Tuesday, January 04, 2011

The Importance of Being Santa

I don't remember when I found out that there was no Santa Claus.  It's one of those horrible truths that creeps up on you in the playground, or on the doorstep of a neighbor's house.  One child uncovers the conspiracy, and she can't keep the knowledge to herself.  Once you know the truth, it nestles in your heart, and troubles you.  Do you tell other children?  Do you tell your siblings?  Do you let your parents know that the jig is up, or do you milk it for as long as you can?  Or, do you struggle with denial?  Maybe this other child was simply on the dreaded Naughty List.  Spreading horrible lies about Santa would certainly qualify her.

Many years later, early in the pre-dawn hours of Christmas, my parents woke me and asked me to come help them wrap presents.  I was the oldest of the kids -- probably a teenager by then -- and I had intellectually understood for many years, at that point, that there was no Santa Claus.  Yet, for some reason, taking part in the whole ritual of placing presents under the tree, the night before Christmas, was a huge disappointment for me.  It was as though I had somehow chosen to suspend some small part of my disbelief all of those years, and I was finally forced to let go of that last little vestige of it.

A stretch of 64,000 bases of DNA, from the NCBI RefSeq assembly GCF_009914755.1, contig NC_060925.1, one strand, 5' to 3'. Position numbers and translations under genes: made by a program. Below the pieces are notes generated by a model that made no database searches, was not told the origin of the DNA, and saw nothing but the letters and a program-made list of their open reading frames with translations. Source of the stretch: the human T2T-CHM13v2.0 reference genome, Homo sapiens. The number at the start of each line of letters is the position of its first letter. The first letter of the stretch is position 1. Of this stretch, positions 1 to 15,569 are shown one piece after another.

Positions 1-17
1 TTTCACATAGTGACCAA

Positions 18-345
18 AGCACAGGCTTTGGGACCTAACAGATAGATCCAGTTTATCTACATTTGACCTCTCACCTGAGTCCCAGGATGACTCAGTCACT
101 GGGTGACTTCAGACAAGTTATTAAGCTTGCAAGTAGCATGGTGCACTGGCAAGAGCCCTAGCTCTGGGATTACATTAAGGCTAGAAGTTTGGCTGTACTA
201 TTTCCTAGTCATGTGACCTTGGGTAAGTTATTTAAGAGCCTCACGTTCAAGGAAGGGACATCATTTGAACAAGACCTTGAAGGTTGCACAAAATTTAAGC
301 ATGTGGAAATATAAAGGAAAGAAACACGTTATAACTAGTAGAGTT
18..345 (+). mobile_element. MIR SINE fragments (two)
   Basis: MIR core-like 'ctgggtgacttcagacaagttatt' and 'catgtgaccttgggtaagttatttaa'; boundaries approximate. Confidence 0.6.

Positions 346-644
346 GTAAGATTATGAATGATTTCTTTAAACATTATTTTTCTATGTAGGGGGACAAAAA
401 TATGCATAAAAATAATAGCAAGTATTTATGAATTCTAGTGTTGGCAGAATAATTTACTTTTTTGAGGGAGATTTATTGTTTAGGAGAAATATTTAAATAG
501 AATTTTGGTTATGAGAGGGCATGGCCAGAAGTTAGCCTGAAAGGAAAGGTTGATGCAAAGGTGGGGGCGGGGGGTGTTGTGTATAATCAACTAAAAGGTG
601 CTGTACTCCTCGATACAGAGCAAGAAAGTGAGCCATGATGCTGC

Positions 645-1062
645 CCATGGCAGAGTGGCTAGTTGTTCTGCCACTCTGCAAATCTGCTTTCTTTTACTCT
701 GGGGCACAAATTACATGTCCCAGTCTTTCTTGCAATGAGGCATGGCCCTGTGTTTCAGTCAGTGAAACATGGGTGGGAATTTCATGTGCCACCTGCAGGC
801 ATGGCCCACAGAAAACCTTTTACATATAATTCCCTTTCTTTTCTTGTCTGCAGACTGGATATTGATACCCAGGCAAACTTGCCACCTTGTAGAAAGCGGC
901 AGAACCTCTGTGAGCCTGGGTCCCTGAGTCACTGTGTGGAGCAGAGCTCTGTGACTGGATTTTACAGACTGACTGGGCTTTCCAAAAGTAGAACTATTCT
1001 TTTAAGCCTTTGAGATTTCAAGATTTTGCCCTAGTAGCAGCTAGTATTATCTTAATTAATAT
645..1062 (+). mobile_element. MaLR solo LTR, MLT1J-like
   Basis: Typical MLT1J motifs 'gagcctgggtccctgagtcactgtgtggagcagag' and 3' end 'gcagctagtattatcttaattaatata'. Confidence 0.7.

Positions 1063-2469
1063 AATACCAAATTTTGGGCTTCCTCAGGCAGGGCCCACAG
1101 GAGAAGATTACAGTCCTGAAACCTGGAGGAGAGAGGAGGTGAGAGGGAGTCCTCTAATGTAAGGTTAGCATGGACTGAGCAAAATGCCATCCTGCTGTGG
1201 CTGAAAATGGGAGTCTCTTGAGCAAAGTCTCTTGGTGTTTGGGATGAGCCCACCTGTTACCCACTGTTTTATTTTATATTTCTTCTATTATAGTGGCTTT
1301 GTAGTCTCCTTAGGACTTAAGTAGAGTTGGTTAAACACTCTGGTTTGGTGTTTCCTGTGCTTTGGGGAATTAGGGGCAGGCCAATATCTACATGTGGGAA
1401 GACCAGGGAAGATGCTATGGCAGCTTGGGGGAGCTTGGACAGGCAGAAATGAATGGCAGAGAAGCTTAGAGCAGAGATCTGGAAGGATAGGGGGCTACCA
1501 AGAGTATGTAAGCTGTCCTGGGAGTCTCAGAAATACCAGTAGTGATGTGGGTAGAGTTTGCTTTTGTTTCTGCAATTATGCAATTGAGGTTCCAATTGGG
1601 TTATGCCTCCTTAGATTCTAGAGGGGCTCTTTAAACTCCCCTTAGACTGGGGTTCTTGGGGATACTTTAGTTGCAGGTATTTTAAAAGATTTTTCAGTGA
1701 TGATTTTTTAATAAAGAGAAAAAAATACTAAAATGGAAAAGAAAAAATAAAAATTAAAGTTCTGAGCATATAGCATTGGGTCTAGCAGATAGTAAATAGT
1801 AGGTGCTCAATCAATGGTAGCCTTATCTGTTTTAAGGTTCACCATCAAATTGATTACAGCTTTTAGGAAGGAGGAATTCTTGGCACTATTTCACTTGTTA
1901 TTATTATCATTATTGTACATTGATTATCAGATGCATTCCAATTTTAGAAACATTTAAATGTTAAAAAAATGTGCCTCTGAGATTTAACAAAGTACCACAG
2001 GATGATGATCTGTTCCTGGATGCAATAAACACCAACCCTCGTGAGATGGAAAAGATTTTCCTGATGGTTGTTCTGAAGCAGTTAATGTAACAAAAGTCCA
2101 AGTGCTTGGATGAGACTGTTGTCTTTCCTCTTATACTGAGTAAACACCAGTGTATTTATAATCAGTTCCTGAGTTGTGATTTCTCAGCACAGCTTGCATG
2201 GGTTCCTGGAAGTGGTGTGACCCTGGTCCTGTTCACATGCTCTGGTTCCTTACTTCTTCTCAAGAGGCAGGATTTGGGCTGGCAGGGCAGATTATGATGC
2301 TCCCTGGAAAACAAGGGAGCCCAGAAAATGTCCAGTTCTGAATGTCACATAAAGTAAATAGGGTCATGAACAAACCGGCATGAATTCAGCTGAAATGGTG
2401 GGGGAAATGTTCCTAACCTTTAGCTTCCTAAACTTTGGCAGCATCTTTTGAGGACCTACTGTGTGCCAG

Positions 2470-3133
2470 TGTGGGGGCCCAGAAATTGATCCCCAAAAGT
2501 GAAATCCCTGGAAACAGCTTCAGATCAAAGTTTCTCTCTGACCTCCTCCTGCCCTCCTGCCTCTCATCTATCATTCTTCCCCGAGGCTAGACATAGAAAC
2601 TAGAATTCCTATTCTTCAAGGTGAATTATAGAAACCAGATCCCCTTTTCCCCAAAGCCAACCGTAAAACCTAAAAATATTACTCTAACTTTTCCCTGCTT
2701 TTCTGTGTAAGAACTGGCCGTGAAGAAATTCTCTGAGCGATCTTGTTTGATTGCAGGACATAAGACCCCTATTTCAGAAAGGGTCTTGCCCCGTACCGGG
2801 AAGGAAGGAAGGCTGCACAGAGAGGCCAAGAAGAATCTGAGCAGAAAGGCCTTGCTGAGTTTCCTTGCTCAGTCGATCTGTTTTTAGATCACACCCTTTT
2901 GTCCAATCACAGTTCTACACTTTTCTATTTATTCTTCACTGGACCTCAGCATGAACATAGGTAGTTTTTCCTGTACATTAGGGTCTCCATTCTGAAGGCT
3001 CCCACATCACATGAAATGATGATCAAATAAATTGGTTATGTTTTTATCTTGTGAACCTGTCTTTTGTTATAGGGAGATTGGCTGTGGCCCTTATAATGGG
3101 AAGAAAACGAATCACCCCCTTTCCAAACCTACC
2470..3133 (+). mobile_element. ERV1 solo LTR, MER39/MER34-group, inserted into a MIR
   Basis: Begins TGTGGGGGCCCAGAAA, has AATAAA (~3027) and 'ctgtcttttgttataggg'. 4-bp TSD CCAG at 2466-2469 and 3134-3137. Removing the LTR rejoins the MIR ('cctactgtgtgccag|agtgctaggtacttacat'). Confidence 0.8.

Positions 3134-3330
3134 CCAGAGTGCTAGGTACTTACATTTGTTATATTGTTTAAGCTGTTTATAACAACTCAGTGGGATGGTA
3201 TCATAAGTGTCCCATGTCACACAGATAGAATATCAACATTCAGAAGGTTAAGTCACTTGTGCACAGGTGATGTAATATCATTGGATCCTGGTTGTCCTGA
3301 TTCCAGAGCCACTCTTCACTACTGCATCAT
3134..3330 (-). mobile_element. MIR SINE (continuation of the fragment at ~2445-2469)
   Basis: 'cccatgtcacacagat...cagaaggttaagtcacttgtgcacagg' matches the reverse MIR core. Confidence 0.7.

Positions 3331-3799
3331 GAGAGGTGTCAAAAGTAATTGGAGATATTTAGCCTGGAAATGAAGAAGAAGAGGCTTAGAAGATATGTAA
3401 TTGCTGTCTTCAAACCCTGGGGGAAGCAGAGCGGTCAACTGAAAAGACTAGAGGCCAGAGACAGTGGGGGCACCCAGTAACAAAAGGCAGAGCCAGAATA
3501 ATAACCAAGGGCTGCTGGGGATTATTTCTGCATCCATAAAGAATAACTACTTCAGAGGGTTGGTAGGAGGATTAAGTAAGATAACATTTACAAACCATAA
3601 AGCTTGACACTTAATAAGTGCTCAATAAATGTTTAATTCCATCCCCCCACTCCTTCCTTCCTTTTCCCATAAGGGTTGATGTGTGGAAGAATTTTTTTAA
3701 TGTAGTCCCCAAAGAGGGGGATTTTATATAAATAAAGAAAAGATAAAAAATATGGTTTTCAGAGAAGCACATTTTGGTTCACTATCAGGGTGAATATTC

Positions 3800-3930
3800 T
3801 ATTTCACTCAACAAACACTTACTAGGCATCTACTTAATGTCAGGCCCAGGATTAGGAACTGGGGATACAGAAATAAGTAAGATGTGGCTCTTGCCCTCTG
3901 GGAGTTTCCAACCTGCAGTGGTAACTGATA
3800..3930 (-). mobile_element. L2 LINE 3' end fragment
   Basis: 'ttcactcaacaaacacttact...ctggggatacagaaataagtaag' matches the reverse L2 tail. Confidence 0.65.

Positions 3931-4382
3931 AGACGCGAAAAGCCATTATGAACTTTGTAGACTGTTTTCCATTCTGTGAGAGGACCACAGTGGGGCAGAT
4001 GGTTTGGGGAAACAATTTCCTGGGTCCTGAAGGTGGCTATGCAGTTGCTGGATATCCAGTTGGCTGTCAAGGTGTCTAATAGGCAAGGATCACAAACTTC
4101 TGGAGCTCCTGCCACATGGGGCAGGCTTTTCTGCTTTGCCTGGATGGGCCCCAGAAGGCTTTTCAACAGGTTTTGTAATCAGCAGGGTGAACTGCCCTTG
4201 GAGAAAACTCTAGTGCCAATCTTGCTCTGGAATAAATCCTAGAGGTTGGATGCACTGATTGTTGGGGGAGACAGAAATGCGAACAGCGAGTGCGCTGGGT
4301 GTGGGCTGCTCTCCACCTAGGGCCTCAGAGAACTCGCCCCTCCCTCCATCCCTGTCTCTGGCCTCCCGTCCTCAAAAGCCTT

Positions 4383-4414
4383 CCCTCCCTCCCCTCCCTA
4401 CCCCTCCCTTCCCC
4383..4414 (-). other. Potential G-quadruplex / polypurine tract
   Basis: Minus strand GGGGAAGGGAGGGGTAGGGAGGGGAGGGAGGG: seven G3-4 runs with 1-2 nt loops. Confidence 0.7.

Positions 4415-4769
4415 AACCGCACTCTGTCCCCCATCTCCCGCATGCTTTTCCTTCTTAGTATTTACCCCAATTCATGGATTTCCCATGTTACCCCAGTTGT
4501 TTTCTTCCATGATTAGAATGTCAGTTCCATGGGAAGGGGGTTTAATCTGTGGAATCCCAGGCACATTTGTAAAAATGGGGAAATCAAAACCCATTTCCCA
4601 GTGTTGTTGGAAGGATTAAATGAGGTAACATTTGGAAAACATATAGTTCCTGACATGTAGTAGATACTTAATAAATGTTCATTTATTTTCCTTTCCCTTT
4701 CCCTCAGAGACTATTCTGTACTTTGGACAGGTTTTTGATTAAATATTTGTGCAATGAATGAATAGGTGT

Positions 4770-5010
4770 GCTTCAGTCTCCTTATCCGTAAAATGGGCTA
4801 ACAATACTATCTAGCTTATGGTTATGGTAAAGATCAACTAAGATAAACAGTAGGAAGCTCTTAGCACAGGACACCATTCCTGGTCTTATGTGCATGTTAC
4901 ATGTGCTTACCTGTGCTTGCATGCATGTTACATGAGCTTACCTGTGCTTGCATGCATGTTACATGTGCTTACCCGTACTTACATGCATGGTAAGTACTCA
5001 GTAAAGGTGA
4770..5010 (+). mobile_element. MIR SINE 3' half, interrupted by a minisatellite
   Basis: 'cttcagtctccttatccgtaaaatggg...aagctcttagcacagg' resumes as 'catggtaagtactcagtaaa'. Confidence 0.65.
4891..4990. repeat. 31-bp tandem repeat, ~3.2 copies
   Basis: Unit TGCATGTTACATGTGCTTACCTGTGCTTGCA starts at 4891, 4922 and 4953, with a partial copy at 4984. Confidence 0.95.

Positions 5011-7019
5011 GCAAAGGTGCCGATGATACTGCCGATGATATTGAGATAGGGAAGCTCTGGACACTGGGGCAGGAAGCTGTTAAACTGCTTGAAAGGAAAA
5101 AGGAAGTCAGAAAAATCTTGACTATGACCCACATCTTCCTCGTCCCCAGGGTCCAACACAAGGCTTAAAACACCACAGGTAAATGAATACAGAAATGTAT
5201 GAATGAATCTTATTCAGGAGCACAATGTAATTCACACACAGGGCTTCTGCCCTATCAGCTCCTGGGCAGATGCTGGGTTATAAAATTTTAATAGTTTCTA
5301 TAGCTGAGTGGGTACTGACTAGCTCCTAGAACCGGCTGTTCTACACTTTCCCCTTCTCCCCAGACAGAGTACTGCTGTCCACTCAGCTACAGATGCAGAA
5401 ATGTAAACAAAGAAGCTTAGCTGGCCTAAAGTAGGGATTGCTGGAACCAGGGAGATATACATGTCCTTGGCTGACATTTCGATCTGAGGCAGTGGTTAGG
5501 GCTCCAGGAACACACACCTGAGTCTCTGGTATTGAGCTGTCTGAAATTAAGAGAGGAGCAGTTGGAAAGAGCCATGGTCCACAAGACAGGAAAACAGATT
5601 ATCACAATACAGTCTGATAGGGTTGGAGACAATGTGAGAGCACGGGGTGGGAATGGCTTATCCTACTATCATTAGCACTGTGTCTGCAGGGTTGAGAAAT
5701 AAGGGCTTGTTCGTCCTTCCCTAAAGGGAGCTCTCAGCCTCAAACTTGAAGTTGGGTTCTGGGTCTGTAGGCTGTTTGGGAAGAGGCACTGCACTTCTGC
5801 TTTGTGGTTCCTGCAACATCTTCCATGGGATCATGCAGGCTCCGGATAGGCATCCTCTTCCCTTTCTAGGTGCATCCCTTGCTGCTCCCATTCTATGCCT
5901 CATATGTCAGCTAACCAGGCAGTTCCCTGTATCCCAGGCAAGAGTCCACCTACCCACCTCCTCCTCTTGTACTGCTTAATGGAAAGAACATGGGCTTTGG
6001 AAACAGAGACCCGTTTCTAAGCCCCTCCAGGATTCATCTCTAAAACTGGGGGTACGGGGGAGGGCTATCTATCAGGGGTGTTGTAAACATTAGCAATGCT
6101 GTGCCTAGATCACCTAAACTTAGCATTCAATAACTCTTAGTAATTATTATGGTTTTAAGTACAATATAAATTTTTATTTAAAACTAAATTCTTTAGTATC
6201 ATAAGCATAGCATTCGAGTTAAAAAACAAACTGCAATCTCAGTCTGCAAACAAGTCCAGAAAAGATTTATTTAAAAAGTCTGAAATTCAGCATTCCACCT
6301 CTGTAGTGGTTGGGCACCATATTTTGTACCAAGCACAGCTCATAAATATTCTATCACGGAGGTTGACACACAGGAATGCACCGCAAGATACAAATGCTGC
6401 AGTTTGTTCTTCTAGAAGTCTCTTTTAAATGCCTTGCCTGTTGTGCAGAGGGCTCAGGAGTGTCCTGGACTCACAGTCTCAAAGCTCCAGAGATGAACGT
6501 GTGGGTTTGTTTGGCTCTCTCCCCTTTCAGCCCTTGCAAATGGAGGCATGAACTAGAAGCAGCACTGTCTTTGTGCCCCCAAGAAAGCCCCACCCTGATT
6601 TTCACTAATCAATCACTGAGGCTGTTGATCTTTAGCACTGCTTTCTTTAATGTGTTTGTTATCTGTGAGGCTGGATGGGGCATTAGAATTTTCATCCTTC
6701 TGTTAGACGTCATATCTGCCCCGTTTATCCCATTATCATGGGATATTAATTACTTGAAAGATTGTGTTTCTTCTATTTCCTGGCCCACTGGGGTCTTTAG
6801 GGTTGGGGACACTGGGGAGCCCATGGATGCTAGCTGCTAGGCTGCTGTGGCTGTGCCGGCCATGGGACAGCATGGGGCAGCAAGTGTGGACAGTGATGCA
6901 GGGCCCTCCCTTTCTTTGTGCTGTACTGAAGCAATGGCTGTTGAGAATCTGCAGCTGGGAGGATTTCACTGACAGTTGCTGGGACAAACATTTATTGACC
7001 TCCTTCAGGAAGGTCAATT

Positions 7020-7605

When I was at University, I played on a few text MUDs (Multi-User-Dungeons for the young'uns out there), and was particularly fond of a particular TinyMUSH (a species of MUD).  After a few years playing there, I was made a "Wizard."  Essentially, a MUD Wizard is an online game administrator, but the job also requires a strange blend of programming, game design, and customer service.  When I took the position, and first started trying out the administrative features, and looking at the code for the "globals" (system-wide game commands), I felt the same creeping feeling of disappointment, from that Christmas morning, all over again.

There seems to be a very real psychological difference between knowing that there is a man behind the curtain, and being the man behind the curtain.  Even when we intellectually understand that he is there, our brains still cling to wisps of magic, here and there.  And yet, we need that man behind the curtain to be there.   Indeed, even with our earliest forms of entertainment -- our myths, legends, and tall tales -- someone, somewhere, took liberties, and was fully aware of the artifice involved.

Magic is made by people.  But why would we ever choose to be the ones who had to live with the disappointment of making it?  Why do parents play Santa?  It brings joy to others.  There may be other reasons to pull levers, fabricate stories, apply makeup, and composite space ships into the sky, but the most important reason is that it brings joy to our audience.

I suppose that it is also true that some of us will always take the red pill, when given the chance.  I once hacked a game save file just to fix up the eyeshadow color of my character.  When her entire existence is reduced to so much data in a hexadecimal editor, it's hard to take her very seriously.  Maybe I'll find magic again when I'm senile.  For now, I'm still tinkering with the gears way too much.

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